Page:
When I was 22, I met a young 18-year-old straight boy. We’ll call him Jacob. Jacob was white, blonde, heterosexual, and totally lost in this world. Beyond anything, he was impressionable. Jacob only wanted to be liked. To belong somewhere. Gangly, bumbling, and painfully awkward, Jacob and I met through student government. I took an instant liking to him. He was sweet, goofy, and though intellectually inelegant (as 18-year-olds are apt to be), clearly intelligent.

Jacob looked to me as a mentor, and I to him as a kid I could help. I nurtured him and invited him to hang out with friends and go to parties. Eventually he pledged the fraternity I always hung out with (but didn’t belong to). I didn’t think this a good idea – Jacob was too sensitive, too vulnerable, and frankly too cerebral to really fit in with this hard-drinking, fast-fucking crew. I’ve written about my own college years drinking and fucking my way up and down fraternity row, and I was afraid that blend of toxic masculinity (which at the time I got a high off of) would kill poor Jacob.

Fast forward eight or so years, and he probably disagrees. I still don’t. Jacob was relentlessly picked on, though I must stress not hazed, by the guys in the fraternity. Most of it was the good-natured banter that twenty-something men tend toward. Some of it was a lot crueller. All of it proved too much for Jacob, who began drinking heavily and was prone to becoming violent when intoxicated. It got him banned from some fraternity parties and even, for a time, my house – unless he stayed sober.

Around this time, Jacob took a women’s studies class at my behest, and even began dating a lovely feminist woman. It seemed that he would sort himself out. But a year after I moved to Chicago, I got a call from him saying they’d broken up, and that he was in a very dark place. No stranger to dark places myself, I took a Megabus to see him. He rebounded, and I left.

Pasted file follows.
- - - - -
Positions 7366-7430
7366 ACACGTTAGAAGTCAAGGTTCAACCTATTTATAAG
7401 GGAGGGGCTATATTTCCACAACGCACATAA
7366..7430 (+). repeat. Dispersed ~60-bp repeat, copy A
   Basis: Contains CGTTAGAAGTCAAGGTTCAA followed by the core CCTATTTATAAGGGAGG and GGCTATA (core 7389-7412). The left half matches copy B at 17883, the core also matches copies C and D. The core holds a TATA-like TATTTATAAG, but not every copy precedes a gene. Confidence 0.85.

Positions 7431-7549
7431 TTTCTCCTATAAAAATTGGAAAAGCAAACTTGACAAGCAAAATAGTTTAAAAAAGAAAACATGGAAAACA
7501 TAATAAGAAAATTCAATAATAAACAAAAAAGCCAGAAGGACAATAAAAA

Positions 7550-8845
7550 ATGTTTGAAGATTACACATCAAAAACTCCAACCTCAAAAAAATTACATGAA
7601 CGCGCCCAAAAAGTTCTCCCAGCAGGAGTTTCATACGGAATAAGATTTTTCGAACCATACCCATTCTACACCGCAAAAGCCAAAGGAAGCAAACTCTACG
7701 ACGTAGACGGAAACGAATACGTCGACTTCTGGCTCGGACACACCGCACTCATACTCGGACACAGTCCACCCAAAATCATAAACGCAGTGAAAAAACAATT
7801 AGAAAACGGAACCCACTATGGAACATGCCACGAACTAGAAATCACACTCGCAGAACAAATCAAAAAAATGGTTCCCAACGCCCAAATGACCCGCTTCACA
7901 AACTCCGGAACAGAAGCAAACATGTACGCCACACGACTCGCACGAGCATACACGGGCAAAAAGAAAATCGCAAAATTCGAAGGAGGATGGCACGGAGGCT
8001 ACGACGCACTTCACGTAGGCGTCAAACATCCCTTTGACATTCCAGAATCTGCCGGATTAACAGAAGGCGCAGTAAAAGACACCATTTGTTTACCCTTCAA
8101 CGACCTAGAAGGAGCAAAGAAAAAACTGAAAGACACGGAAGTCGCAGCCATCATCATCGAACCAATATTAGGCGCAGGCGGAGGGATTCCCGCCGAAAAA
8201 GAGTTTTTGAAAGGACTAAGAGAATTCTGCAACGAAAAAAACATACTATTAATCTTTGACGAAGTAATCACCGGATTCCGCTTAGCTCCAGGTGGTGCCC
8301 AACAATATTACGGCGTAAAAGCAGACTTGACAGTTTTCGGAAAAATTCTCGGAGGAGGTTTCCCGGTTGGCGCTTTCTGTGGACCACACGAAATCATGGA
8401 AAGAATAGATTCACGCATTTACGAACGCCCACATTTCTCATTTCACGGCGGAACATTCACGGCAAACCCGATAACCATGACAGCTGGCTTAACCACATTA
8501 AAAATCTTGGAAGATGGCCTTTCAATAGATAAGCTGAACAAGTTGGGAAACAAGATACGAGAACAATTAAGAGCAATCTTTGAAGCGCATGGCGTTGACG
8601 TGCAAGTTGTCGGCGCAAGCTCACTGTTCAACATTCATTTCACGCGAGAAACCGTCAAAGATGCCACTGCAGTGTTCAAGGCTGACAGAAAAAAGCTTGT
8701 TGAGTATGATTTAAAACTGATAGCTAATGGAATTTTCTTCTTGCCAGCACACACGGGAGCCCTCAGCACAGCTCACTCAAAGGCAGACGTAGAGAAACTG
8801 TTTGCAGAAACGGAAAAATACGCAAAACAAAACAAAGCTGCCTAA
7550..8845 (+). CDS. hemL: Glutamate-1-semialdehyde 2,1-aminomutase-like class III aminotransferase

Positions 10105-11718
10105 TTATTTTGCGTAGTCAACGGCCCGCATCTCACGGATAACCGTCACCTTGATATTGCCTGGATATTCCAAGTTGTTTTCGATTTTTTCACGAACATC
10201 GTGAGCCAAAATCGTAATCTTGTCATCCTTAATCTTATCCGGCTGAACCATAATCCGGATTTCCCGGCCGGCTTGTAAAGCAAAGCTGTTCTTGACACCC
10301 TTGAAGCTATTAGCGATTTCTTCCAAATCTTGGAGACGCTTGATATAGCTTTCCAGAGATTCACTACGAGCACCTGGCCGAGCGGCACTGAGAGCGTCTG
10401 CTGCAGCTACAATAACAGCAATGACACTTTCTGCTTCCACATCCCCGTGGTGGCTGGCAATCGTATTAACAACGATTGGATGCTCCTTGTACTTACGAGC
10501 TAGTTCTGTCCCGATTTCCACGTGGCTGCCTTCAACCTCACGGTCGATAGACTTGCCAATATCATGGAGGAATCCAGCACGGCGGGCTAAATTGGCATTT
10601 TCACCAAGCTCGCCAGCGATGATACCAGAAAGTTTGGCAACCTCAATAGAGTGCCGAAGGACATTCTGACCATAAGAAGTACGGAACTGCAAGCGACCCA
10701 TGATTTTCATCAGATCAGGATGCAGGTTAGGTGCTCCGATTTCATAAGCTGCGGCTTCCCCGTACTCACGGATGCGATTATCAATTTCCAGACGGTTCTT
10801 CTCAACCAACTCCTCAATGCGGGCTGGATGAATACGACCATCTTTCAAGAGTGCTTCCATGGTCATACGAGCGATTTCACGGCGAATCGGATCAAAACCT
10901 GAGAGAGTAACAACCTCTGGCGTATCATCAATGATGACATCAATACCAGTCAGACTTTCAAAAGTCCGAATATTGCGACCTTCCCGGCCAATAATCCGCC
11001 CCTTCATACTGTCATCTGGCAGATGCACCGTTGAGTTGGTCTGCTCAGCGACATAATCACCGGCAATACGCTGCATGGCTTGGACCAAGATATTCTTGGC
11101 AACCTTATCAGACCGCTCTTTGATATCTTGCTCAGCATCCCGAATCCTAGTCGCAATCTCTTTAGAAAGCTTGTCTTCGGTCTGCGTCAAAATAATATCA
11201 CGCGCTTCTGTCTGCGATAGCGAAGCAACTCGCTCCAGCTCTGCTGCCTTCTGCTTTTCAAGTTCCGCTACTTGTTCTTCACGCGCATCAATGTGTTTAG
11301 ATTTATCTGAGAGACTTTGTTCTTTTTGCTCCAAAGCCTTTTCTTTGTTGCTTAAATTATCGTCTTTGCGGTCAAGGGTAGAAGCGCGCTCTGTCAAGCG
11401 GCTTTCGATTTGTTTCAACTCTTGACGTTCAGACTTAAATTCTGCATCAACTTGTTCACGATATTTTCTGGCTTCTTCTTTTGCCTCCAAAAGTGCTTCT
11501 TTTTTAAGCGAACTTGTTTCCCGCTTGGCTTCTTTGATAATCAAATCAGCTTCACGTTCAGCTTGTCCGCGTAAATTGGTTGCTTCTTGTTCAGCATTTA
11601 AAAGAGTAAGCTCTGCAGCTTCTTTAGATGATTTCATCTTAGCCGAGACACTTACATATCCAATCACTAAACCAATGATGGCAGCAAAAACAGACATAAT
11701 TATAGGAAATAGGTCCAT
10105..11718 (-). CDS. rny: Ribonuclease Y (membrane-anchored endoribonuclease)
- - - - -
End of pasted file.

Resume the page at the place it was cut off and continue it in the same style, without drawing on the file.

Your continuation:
As friends who live hundreds of miles away from one another often do, we drifted apart. It wasn’t really until last year when I drunkenly called him to catch up that I realised the boy I’d met who entered this world of toxic masculinity grew up into a misogynistic man and Trump supporter. We’ve not talked a lot since.

I’m from Kentucky, so the fact that people I know and even considered friends voted for Donald Trump isn’t all that surprising. But reading Penny’s piece, I thought specifically of Jacob and the strange, drunken, and desperate course he travelled from a dorky college kid to a self-identified feminist to the type of guy who, had he been born a few years later, could’ve been in that car with Penny and Yiannopoulos, evacuating UC-Berkeley.

I’m going to quote at length from Laurie’s piece here, because I think she makes two important points – one clumsily and one cogently. First, this:

It is vital that we talk about who gets to be treated like a child, and what that means. All of the people on Yiannopoulos’ tour are over 18 and legally responsible for their actions. They are also young, terribly young, young in a way that only privileged young men really get to be young in America, where your race, sex, and class determine whether and if you ever get to be a stupid kid, or a kid at all. Mike Brown was also 18, the same age as the Yiannopoulos posse, when he was killed by police in Ferguson, Missouri, in 2014; newspaper reports described him as an adult, and insisted that the teenager was “no angel,” as if that justified what was done to him. Tamir Rice was just 12 years old when he was shot and killed in Cleveland for playing with a toy gun. The boys following Yiannopoulos are playing with a toy dictator, and they have faced no consequences as yet, even though it turns out that their plastic play-fascism is, in fact, fully loaded and ready for murder.

This is the bit that seems to have gotten Penny the most flack, and to be fair, I get it. Writer Mikki Kendall summed it up best in a Twitter thread, in which she points out that Penny building her argument on the bodies of dead Black martyrs is callous and insensitive. I take that point. (I’m posting the first tweet in the thread below; please read and consider it.)